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Marhsall McLuhan - "The medium is the message"
This essay deals with issues raised by Marhsall McLuhan's famous dictum: "The medium is the message." It has 5 sources.
An analysis of Marshall McLuhan's essays investigating how this dictum applies and is supported or contradicted by the content therein. It also attempts to accommodate for modern technological trends such as the internet and takes into account the importance of other general media theories.
Marshall McLuhan (1911-1980) once wrote that he would never become an academic. Though he was learning in spite of his professors, he would eventually become Professor of English, in spite of himself. In a famous quote that is well related to his investigation of media, McLuhan says, "I don't explain, I explore." His explorations of media and their significance in our daily existence took him through James Joyce, the symbolist poets, Ezra Pound; back to antiquity and the myth of Narcissus, and forward to the mythic structure of modern Western culture dominated by electric technology. McLuhan's best known work, Understanding Media, first published in 1964, featured a dictum that gained him immense popularity - 'the media is the message'. The book focuses on the media effects that permeate society and culture. McLuhan stresses that the key factor and starting point in all this is always the individual, as media are merely technological extensions of the body. We shall now examine the background of McLuhan's ideas on the media being the message. (McAdams, 1995)
Analysis: In Understanding Media, McLuhan says: "In a culture like ours, long accustomed to splitting and dividing all things as a means of control, it is sometimes a bit of a shock to be reminded that, in operational and practical fact, the medium is the message." (7) He does not leave this theory unexplained or vague, but goes on to that the personal and social consequences of any medium - that is, of any extension of ourselves - result from the new scale that is introduced into our affairs by each extension of ourselves, or by any new technology." (7) He supports these initial claims by offering examples of the pros and cons of automation. The negative effect of automation, he argues, is that the new patterns of human association tend to eliminate jobs. At the same time, on a positive note, automation intensifies the depth of involvement and undoes to some extent the damage caused to human relations by preceding mechanical technology. Natural reactions to this examples and the initial premise would be to state that it is not the machine that is directly responsible for the negative or positive effects caused, but rather it is the actions perpetrated by the human controlling it that actually renders it meaning and message. Therefore, in the word of McLuhan, the restructuring of human work and association was shaped by the technique of fragmentation that is the essence of machine technology. The essence of automation technology is the opposite. It is integral and decentralist in depth, just as the machine was fragmentary, centralist, and superficial in its patterning of human relationships. An example offered is when the author says it is not really important whether the machine churned out Cornflakes or Cadillacs. By this he means that the real significance of the medium of machinery lay in how it effected our relations with our fellow beings as well as ourselves. (McLuhan, 1964)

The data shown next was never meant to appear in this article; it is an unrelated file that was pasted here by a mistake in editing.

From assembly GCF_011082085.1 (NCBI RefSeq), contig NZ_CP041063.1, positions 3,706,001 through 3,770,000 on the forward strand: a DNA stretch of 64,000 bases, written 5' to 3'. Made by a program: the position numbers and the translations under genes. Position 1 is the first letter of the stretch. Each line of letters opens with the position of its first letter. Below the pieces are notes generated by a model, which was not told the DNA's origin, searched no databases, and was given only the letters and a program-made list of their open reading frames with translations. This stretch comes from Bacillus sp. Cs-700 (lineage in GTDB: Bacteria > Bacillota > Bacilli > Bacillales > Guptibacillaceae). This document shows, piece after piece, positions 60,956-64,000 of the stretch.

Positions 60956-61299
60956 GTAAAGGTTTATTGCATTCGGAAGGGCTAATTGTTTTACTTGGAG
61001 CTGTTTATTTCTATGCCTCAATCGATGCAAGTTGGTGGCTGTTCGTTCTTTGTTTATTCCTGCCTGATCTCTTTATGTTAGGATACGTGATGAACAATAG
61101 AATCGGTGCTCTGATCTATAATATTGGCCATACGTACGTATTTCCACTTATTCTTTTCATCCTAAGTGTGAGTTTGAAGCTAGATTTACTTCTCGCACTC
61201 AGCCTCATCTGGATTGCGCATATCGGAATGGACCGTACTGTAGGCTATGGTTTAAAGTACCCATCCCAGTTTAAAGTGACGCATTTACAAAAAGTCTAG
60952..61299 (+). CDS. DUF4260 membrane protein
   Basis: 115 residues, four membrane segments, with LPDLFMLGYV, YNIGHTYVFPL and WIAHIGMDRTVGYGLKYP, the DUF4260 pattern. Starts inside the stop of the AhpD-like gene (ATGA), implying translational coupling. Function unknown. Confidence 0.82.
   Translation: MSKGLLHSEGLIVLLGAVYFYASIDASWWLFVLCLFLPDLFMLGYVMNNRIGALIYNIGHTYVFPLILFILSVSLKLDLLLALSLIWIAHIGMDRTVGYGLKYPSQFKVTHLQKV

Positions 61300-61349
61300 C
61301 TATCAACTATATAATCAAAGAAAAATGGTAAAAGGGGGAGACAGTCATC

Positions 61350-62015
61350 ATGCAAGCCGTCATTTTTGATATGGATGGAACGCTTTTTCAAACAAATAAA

McLuhan supports his arguments in many ways. He cites the example of the electric bulb, which he says is pure information. By itself, it has no real meaning or message, but is always instrumental in enhancing the effectiveness of another medium, such as a neon sign or billboard. From this fact, McLuhan concludes that 'the "content" of any medium is always another medium' (8). The content of writing is speech, just as the written word is the content of print, and print is the content of the telegraph.
These examples help clarify his theories and place his ideas in proper perspective. McLuhan further elucidates by saying that psychic and social consequences of the designs or patterns amplify or accelerate existing processes. The "message" of any medium or technology is the change of scale or pace or pattern that it introduces into human affairs. (8) He continues to offer examples in the form of railroad developments and the consequences of advances in aeronautical engineering on human relations and perception. Returning to the bulb, he says: "Whether the light is being used for brain surgery or night baseball is a matter of indifference."(8)